ALS Hearings and The 10 Day Letter Explained

Posted by Richard Lawson | Jun 25, 2012 | 0 Comments

Within 10 business days of your arrest your attorney will send a 10 day letter to the Department of Drivers Services. The 10 day letter starts the administrative license process.

The Department of Drivers Services forwards the hearing request to OSAH, the Office of State Administrative Hearings. The hearing is with a Judge from OSAH called an ALJ (Administrative Law Judge). This is a different judge and at a different court that where the rest of your DUI case will be heard.

The hearing will occur within 90 days of your DUI Arrest. During that period, you will be given an extension of the 30 day permit given to you at the time of your arrest. In the event that the 10 day letter was only needed as a precaution, you will receive a 90 day letter from OSAH saying that there is no administrative license suspension at this time. In that event you can go to the Department of Drivers Services and get a new license. So, there is no harm in requesting the hearing.

In the event the ALS Hearing is necessary, there are four possible outcomes:

  1. The arresting officer fails to appear. In this event, there will be a default order against the police officer who arrested you. You will be able to get your driver's license back from the Department of Drivers Services. It will be a new license, not your old license. This only affects the pre-trial suspension of your driver's license and has no other effect on the outcome of your case. In the criminal case the officer will be under subpoena and will appear. If he did not appear, the case would be reset.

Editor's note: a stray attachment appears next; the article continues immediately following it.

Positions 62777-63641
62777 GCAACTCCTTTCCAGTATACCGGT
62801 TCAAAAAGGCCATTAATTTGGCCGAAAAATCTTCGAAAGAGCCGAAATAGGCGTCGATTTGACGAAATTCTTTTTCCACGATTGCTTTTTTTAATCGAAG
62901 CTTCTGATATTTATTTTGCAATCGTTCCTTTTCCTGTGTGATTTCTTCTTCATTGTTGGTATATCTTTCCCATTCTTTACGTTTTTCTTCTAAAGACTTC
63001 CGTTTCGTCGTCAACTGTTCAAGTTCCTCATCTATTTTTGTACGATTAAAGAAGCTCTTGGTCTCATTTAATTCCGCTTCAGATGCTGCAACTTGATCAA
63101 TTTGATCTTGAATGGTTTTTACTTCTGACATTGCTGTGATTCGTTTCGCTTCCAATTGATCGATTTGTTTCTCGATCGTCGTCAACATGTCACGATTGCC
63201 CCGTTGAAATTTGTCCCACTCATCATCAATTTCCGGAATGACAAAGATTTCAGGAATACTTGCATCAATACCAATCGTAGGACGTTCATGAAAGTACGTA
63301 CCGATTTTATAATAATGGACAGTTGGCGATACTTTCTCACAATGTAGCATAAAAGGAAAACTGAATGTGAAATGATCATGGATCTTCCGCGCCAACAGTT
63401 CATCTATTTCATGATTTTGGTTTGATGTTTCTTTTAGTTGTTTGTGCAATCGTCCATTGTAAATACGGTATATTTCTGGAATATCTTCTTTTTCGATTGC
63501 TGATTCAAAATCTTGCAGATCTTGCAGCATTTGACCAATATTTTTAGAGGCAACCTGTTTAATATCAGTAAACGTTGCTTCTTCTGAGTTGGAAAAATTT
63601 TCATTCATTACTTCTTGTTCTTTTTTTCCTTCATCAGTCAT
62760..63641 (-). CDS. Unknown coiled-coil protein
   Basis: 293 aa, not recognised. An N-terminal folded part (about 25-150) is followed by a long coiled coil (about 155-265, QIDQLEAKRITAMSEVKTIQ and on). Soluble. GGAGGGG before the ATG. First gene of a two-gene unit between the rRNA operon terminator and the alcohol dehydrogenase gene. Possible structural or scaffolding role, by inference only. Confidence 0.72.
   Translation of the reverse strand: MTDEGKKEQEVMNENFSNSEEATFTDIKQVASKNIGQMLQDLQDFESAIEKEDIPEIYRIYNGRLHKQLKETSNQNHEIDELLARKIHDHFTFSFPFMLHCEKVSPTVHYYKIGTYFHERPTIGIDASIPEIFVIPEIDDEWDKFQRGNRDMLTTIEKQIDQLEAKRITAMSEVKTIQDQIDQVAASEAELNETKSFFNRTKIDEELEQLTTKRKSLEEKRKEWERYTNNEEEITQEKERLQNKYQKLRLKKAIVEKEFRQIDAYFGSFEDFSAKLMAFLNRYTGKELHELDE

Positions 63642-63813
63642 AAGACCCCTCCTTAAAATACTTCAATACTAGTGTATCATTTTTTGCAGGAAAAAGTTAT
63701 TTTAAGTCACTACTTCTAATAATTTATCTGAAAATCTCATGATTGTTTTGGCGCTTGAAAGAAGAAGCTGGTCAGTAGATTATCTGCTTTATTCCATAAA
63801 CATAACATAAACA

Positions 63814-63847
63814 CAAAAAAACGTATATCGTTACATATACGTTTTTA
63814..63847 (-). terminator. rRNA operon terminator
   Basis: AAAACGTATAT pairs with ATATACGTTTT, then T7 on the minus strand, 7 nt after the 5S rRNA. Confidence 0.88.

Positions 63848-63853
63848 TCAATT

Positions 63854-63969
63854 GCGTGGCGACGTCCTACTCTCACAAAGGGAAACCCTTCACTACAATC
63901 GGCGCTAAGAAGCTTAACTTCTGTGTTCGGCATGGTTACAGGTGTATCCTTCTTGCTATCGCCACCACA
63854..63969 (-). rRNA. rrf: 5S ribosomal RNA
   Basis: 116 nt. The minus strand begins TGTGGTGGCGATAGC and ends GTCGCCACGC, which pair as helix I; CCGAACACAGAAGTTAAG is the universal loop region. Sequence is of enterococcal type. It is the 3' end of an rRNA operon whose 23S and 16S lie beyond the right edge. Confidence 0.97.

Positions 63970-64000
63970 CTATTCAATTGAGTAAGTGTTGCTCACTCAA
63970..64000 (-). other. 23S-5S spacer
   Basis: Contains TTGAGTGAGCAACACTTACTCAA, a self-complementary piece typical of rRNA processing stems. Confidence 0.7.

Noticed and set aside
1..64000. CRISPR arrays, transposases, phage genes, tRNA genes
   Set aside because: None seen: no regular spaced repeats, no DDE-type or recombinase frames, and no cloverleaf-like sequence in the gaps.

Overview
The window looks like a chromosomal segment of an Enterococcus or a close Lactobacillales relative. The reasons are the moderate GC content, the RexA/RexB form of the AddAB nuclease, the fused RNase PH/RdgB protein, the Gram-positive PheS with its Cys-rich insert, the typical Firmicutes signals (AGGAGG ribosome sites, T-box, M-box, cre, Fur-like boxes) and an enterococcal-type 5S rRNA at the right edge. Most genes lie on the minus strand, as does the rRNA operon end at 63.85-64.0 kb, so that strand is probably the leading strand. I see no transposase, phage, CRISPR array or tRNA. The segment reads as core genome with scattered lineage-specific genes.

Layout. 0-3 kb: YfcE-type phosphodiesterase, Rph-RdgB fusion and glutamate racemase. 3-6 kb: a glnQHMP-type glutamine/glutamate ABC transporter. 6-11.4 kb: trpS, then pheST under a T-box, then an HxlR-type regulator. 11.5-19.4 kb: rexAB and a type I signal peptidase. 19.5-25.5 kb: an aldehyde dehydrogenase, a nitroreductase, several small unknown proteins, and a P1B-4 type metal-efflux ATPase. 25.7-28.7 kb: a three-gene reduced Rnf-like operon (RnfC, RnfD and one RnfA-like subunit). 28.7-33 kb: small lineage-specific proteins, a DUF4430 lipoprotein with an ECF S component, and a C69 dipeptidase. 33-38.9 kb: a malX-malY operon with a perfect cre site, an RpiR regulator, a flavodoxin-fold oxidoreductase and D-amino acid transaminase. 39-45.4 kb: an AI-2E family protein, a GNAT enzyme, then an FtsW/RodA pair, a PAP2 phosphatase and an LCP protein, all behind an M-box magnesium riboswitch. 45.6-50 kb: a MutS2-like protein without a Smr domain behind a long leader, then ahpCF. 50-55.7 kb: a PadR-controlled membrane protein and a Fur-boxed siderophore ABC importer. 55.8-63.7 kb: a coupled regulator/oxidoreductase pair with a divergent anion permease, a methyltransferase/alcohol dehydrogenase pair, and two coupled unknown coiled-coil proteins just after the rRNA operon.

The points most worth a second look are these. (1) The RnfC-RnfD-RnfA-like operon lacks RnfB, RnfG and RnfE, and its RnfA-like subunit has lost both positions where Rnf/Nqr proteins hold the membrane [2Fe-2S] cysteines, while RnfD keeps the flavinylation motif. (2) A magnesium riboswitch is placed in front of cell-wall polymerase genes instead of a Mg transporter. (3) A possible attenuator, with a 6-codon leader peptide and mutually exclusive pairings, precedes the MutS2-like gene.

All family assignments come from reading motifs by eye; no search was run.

2. The arresting officer appears and agrees to withdraw the suspension against you without you making a reciprocal agreement. Like when the officer fails to appear, you will be able to get a new driver's license. This, again, has not effect on the rest of your case. However, it will allow you to settle or fight the rest of your case without violating any plea agreement.
  3. The arresting officer appears and agrees to withdraw the suspension against you with an agreement from your to enter a plea to the DUI or to a lesser charge such as reckless driving. If you agree to plea to the DUI in exchange for the ability to drive, you will have to plea to the DUI later in criminal court. If you agree to enter a plea to a lesser charge, if officer that plea you will have to enter that plea.
  4. The arresting officer appears and will not enter into an agreement that allows you to drive, or you want to have a contested hearing. In this event, you will have an administrative license hearing. If you will you will be able to get you license back. If you lose and in the case you took a breath test (and it's your first offense) you will lose your license for 30 days and will have a permit to drive in the meantime. If you refused testing, you will unfortunately lose your license for a year without a permit.

As you can see, there are many possible consequences during the ALS Process. It is important to hire your defense lawyer early in the process so he can be ready to properly represent you at your ALS Hearing. If you are arrested for DUI in Atlanta, call an attorney today.

About the Author

Richard Lawson

Richard S. Lawson is passionate about intoxicated driving defense. Unlike some attorneys, Mr. Lawson devotes 100% of his legal practice to helping people stand up for their rights against DUI charges. For more than 20 years, Mr. Lawson has dutifully fought for his clients' freedom, resolving more 4,900 impaired driving cases during the course of his career. Today, Mr. Lawson has developed a reputation as a skilled negotiator and continues to help clients by fighting to keep them out of jail.

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